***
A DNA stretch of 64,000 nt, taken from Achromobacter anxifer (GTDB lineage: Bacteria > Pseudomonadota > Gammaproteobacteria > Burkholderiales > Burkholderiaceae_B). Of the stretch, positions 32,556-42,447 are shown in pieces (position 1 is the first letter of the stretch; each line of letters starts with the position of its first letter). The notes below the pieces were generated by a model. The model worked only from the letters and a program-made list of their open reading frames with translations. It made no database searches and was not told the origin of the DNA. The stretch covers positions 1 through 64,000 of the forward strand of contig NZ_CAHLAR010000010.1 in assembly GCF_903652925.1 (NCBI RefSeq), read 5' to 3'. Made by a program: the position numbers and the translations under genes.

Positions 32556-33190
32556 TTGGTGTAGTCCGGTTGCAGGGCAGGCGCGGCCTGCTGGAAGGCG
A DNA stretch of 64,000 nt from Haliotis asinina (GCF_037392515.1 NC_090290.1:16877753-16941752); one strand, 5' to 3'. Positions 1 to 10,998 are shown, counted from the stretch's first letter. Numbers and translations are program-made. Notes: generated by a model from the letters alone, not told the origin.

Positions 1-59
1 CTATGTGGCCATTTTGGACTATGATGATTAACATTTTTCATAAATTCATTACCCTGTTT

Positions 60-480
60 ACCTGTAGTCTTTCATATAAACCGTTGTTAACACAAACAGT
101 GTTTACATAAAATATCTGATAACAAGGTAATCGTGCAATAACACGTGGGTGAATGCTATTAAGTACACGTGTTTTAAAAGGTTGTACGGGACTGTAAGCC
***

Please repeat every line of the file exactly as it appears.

A DNA stretch of 64,000 nt, taken from Achromobacter anxifer (GTDB lineage: Bacteria > Pseudomonadota > Gammaproteobacteria > Burkholderiales > Burkholderiaceae_B). Of the stretch, positions 32,556-42,447 are shown in pieces (position 1 is the first letter of the stretch; each line of letters starts with the position of its first letter). The notes below the pieces were generated by a model. The model worked only from the letters and a program-made list of their open reading frames with translations. It made no database searches and was not told the origin of the DNA. The stretch covers positions 1 through 64,000 of the forward strand of contig NZ_CAHLAR010000010.1 in assembly GCF_903652925.1 (NCBI RefSeq), read 5' to 3'. Made by a program: the position numbers and the translations under genes.

Positions 32556-33190
32556 TTGGTGTAGTCCGGTTGCAGGGCAGGCGCGGCCTGCTGGAAGGCG
A DNA stretch of 64,000 nt from Haliotis asinina (GCF_037392515.1 NC_090290.1:16877753-16941752); one strand, 5' to 3'. Positions 1 to 10,998 are shown, counted from the stretch's first letter. Numbers and translations are program-made. Notes: generated by a model from the letters alone, not told the origin.

Positions 1-59
1 CTATGTGGCCATTTTGGACTATGATGATTAACATTTTTCATAAATTCATTACCCTGTTT

Positions 60-480
60 ACCTGTAGTCTTTCATATAAACCGTTGTTAACACAAACAGT
101 GTTTACATAAAATATCTGATAACAAGGTAATCGTGCAATAACACGTGGGTGAATGCTATTAAGTACACGTGTTTTAAAAGGTTGTACGGGACTGTAAGCC